The physical design consists of a lot of screens and monitors and a very powerful computer using one of the best graphics cards built for gaming applications – the RTX 3090. Currently, operators inside the control room only get visual and audio information from the ferry. But NTNU is looking at ways of replicating the feel of the ship inside the lab. In the future, this might include haptic feedback, so operators can feel the wind and waves, and if a docking is hard, they will feel it.
Studying operators’ reactions
“Our control room has extra features that help us study how operators behave,” says Alsos. “We have cameras, of course, to see what is happening in the control room. But operators also wear wrist bands so we can measure their heart rate variability and their skin conductance, which indicates their stress levels.
“We use glasses with eye-tracking so we can see where they are looking. That is a good indication of where they have their attention. We also measure their pupil dilation. From the size of their pupils, we can get a good impression of their cognitive loads – a large pupil means high cognitive load; a small pupil means lower cognitive load,” he explains.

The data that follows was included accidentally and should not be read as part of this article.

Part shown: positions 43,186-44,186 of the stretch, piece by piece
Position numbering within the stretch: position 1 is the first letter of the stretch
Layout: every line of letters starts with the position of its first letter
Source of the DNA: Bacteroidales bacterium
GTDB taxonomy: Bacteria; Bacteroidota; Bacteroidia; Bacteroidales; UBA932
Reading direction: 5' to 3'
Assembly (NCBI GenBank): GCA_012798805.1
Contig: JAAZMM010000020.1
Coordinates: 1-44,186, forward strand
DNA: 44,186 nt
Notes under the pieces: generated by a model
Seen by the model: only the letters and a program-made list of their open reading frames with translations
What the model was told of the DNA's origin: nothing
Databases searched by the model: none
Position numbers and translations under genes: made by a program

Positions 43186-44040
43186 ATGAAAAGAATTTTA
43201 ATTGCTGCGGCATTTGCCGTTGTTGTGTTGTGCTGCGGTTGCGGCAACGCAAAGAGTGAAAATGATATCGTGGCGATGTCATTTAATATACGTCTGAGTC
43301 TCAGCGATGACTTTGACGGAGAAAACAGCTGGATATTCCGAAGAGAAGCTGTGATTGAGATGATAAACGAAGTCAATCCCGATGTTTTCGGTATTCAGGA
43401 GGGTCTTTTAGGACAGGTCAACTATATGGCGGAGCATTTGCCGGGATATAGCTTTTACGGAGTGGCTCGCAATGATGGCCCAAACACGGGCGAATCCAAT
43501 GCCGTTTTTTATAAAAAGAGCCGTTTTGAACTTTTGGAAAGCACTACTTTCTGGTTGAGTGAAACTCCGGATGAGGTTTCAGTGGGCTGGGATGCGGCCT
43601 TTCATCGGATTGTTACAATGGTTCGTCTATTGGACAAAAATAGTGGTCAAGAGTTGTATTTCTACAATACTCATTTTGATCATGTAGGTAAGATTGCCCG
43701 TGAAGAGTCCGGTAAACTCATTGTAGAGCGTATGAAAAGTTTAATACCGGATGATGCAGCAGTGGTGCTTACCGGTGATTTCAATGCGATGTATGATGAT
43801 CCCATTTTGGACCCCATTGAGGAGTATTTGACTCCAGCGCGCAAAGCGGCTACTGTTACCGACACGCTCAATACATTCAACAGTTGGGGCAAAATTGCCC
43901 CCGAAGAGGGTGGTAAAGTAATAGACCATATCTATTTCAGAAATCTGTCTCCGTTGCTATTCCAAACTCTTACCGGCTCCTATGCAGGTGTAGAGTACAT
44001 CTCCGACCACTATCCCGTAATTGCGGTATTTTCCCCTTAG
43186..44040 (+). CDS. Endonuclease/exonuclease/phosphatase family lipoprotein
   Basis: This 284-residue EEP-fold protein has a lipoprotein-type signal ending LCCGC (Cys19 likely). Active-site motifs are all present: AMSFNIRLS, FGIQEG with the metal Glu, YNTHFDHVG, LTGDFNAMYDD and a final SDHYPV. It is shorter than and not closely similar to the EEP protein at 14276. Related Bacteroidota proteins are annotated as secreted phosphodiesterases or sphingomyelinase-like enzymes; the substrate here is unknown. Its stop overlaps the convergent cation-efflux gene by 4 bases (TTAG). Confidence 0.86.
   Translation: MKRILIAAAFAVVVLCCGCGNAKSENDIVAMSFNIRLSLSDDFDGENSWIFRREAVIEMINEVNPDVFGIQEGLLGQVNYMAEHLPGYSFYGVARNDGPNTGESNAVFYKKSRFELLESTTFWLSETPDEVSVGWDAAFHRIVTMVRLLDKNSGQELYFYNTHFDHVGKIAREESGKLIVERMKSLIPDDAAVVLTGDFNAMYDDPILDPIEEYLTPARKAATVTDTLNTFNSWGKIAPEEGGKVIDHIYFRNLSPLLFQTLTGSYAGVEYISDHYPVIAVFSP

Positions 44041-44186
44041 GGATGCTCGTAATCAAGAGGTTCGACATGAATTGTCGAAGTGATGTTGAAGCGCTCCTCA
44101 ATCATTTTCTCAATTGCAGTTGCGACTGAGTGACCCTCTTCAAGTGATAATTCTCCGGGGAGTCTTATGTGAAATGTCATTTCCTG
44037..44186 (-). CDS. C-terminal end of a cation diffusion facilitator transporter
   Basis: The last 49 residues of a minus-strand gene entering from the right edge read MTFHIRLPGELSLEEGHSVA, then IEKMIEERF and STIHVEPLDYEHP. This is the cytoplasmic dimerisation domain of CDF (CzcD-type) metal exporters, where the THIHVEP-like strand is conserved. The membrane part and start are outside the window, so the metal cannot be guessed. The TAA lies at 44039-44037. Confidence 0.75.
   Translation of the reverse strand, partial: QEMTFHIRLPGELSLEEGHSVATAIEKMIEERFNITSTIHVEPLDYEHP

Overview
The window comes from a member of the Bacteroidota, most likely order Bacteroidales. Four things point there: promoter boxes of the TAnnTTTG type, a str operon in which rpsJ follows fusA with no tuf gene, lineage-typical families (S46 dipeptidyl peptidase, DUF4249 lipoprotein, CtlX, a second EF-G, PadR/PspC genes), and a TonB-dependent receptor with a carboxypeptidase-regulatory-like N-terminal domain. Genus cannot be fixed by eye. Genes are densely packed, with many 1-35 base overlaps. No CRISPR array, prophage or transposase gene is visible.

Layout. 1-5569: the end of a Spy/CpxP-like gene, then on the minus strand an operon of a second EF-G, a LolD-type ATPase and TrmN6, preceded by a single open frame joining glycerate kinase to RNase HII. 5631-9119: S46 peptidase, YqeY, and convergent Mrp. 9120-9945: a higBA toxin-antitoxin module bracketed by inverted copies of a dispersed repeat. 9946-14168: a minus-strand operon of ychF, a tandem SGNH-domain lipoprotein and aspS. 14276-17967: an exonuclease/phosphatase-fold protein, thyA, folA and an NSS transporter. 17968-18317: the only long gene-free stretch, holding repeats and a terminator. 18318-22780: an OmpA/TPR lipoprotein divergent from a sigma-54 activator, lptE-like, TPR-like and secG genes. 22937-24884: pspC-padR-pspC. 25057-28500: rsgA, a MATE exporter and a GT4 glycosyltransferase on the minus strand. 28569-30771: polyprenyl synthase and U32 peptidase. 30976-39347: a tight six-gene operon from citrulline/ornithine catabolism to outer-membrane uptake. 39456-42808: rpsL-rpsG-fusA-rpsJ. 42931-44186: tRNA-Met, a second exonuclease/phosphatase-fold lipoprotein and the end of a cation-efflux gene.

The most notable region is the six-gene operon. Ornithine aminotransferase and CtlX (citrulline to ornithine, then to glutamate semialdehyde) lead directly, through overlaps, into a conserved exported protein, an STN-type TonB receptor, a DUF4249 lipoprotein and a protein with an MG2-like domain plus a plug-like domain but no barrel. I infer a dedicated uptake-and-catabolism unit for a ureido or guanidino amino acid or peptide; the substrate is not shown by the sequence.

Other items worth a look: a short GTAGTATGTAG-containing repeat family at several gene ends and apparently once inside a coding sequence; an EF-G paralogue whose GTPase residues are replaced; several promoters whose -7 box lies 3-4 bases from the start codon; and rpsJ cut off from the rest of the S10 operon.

Video feeds and sensor data from the control room and operator are sent to another lab, where researchers can speak through a microphone to give operators instructions on what to do. The researchers can also observe control room operators’ behaviours, communication styles and stress levels.
Ole Andreas Alsos, NTNU Shore Control Lab
There is also a large meeting room where video feeds from the experiments or usability tests are displayed. This allows developers, product managers, project leaders and other stakeholders to follow along. This feedback system helps stakeholders assess different control room designs.
“To explore different situations, we built a ferry simulator, which is like a digital twin,” says Alsos. “It behaves exactly like a real ferry, but it has at least one advantage – we can create situations that rarely happen in real life or are too dangerous to test. We can simulate kayakers coming towards the vessel, or people falling into the water. We can simulate fires on board and see how operators react and how much time it takes them to take over the control of the ferry.”
One area of concern is cognitive underload. During long, monotonous trips, the captain on board a ship tends to get bored and may no longer be able to react quickly when needed. The same effect will be even more significant for control room operators, who won’t even be on the vessel. To address this problem, NTNU is exploring ways to keep operators thinking just the right amount. If they do too little, they get bored; if they do too much, they get stressed.